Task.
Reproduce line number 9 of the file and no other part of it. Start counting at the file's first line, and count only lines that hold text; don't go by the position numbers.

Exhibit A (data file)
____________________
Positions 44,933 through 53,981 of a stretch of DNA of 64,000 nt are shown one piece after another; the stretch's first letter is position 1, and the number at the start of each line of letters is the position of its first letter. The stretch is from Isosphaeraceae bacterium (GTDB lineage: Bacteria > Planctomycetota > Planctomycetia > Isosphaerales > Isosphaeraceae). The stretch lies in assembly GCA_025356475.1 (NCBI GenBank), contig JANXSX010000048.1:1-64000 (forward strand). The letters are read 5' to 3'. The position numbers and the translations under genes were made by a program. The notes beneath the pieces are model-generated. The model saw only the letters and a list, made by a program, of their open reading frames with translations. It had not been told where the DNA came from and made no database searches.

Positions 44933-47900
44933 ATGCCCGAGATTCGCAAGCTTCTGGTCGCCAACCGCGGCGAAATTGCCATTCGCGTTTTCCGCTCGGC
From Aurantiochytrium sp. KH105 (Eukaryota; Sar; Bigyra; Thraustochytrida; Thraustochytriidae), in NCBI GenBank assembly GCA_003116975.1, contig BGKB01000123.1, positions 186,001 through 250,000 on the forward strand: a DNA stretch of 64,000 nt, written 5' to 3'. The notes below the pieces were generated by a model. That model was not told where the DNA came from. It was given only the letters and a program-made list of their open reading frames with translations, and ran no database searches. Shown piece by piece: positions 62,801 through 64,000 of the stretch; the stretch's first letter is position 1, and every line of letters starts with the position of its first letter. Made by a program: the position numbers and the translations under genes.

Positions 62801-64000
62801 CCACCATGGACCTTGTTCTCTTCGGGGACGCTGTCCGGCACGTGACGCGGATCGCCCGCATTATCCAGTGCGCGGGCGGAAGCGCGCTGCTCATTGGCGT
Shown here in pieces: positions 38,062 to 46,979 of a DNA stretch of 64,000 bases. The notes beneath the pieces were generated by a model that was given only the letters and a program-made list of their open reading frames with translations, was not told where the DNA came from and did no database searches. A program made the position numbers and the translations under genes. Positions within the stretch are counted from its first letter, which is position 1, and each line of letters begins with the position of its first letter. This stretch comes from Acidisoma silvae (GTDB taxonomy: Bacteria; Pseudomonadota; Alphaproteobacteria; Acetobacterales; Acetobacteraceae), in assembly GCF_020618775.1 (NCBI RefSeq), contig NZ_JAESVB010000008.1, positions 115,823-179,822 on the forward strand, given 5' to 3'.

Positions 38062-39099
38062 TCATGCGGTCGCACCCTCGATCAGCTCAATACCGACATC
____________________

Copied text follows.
38062 TCATGCGGTCGCACCCTCGATCAGCTCAATACCGACATC